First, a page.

But as impressive as Lady Gaga is, the film is a remarkable achievement for writer, director, and star Bradley Cooper. He has spent the better part of the last decade transforming into a “serious” actor, stepping away from the frat bro image cemented by the Hangover films. He’s had varying success with that and a few award nominations, but this is the first time it feels wholly genuine. Cooper’s performance is truly transformative; his voice is a gravely baritone, he sings with experienced passion, and his struggles with alcoholism are viscerally palpable. Jackson is charming, damaged, and despondent, a portrayal all the more potent because of the authenticity in the small details. And whenever he’s on screen with Gaga the frame drips with amorous sensuality. He’s a giving scene partner, letting Gaga carry scene after scene, which is a difficult balance to strike when playing a character that could easily veer into caricature.
Even more striking is Cooper’s direction, especially in its pitch-perfect first half. He’s able to slyly acknowledge the versions of this story that have come before (the best being a title card sequence where Gaga sings the opening verse of Garland’s signature “Somewhere Over the Rainbow”) while completely making this version his own. His secret weapon is cinematographer Matthew Libatique, who dances between gritty rock concert handhelds, Hollywood glamour shots, and gorgeous natural lighting sometimes within a single scene. Cooper has obviously spent the last decade closely watching the likes of the pro directors he has worked with, such as Clint Eastwood, David O’Russell, James Gunn, and Derek Cianfrance, and steps forward as a student on equal footing with the masters.
There are three sequences in particular that are among the most elegantly crafted in a piece of Hollywood adult entertainment in quite a long while. The first comes at the end of the first act when Jackson invites Ally to sing her song “Shallow” in front of a live audience for the first time, without warning. The dramatic build between music, camera, performer, and raw, naked emotion is so heightened that it leaves you gasping for breath behind a veil of brimming tears. The other two sequences come later in the film and to detail them would venture into deep spoiler territory. Suffice it to say this is the best directorial debut from an A-list actor in decades.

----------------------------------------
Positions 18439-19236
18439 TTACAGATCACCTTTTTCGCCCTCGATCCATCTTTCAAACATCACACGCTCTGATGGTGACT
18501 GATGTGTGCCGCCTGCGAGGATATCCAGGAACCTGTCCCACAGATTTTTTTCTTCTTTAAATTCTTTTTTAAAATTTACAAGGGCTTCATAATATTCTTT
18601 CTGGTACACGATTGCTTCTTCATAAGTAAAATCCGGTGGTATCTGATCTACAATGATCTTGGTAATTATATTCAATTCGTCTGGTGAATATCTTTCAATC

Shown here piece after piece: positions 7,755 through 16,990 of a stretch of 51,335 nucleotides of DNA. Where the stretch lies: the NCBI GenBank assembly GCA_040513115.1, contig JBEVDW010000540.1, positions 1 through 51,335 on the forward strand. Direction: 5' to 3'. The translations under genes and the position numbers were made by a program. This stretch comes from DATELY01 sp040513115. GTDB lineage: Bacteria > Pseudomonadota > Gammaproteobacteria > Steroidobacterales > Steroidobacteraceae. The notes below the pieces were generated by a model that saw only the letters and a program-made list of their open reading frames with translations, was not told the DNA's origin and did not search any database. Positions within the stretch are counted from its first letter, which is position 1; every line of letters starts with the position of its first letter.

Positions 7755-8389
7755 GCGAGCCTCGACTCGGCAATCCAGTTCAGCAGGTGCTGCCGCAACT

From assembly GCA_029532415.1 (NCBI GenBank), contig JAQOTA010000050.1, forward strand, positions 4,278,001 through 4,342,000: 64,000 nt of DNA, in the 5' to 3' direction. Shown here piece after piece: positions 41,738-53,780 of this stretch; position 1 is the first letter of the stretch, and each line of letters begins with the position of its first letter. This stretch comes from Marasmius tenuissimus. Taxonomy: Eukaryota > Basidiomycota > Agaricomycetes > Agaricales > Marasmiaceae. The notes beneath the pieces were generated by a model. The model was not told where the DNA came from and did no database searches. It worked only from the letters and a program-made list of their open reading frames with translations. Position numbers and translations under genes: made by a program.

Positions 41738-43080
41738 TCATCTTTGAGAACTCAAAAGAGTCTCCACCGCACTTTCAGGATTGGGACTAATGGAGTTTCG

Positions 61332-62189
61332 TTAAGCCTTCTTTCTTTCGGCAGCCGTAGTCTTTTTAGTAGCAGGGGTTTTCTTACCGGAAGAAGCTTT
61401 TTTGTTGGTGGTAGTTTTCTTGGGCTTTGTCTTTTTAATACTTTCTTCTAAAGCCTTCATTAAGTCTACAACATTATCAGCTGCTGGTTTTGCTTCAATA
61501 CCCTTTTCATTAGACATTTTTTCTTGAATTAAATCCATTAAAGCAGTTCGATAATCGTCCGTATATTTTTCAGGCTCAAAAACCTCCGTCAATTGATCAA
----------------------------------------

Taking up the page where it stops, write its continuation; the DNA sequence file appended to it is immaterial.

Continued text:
We’ve gotten all this way without even mentioning the music, which is both central to the story and makes a brilliant album in its own right. Gaga and Cooper wrote most of it together (with other artists contributing), and it flits between genres with aplomb — like the tongue-in-cheek “Why Did You Do That?,” a direct dig at current trends in pop music. “Shallow” is the obvious highlight and it comes early in the story, but the film’s climactic ballad “I’ll Never Love Again” provides poignant catharsis that lingers well after you leave the theater. Best of all, A Star is Born isn’t afraid to be a real musical. The songs may be in the context of a concert performance, but they consistently move the characters and the narrative forward. Even the occasions where characters spontaneously sing without any instruments to back them up are grounded in the storytelling.
Look, talent comes everywhere, but having something to say and a way to say it so that people listen to it, that’s a whole other bag. And unless you get out and you try to do it, you’ll never know. That’s just the truth. And there’s one reason we’re supposed to be here is to say something so people want to hear. So you got to grab it, and you don’t apologize, and you don’t worry about why they’re listening, or how long they’re going to be listening for, you just tell them what you want to say.
This version of A Star is Born tells some hard truths about talent and fame in the modern era while also retaining the classic love story that has kept audiences coming back for over 80 years. The story may be timeless, but this remake feels definitive. I’m sure the generations before said the same about their A Star is Born and this likely won’t be the last version of this story to grace the silver screen. But as it stands now, Cooper’s A Star is Born is an instant classic and the best film of the year. Jackson and Ally’s love story may just outlast us all.